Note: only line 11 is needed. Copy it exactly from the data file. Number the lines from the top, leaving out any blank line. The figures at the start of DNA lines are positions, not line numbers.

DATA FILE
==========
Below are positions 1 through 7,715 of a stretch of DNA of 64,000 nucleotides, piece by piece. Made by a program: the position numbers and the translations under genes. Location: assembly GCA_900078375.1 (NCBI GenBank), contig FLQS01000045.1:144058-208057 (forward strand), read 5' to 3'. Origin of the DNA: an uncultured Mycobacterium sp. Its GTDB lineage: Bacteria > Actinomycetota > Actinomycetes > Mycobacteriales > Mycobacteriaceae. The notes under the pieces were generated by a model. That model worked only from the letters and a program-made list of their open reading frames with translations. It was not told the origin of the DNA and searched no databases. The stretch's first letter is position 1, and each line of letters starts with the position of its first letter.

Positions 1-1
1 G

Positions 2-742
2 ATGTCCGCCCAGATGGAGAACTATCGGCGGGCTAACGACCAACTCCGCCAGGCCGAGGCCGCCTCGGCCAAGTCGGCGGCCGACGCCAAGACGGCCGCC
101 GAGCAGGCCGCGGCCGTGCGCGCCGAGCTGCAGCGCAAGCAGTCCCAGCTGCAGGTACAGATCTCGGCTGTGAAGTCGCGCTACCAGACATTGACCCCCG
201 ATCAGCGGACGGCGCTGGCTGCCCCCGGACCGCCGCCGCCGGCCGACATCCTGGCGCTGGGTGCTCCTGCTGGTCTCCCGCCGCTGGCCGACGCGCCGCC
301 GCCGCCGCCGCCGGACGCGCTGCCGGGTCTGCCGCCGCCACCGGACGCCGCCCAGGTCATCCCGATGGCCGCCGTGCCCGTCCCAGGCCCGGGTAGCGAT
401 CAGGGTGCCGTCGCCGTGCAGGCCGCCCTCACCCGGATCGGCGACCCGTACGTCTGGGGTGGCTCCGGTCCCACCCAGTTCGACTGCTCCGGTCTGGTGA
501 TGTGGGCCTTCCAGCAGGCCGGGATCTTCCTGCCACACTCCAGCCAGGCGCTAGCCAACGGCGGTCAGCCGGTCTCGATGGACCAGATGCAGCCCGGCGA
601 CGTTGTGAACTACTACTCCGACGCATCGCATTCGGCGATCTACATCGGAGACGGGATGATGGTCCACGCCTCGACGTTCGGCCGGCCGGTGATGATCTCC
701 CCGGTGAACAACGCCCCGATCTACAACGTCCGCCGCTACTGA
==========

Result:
601 CGTTGTGAACTACTACTCCGACGCATCGCATTCGGCGATCTACATCGGAGACGGGATGATGGTCCACGCCTCGACGTTCGGCCGGCCGGTGATGATCTCC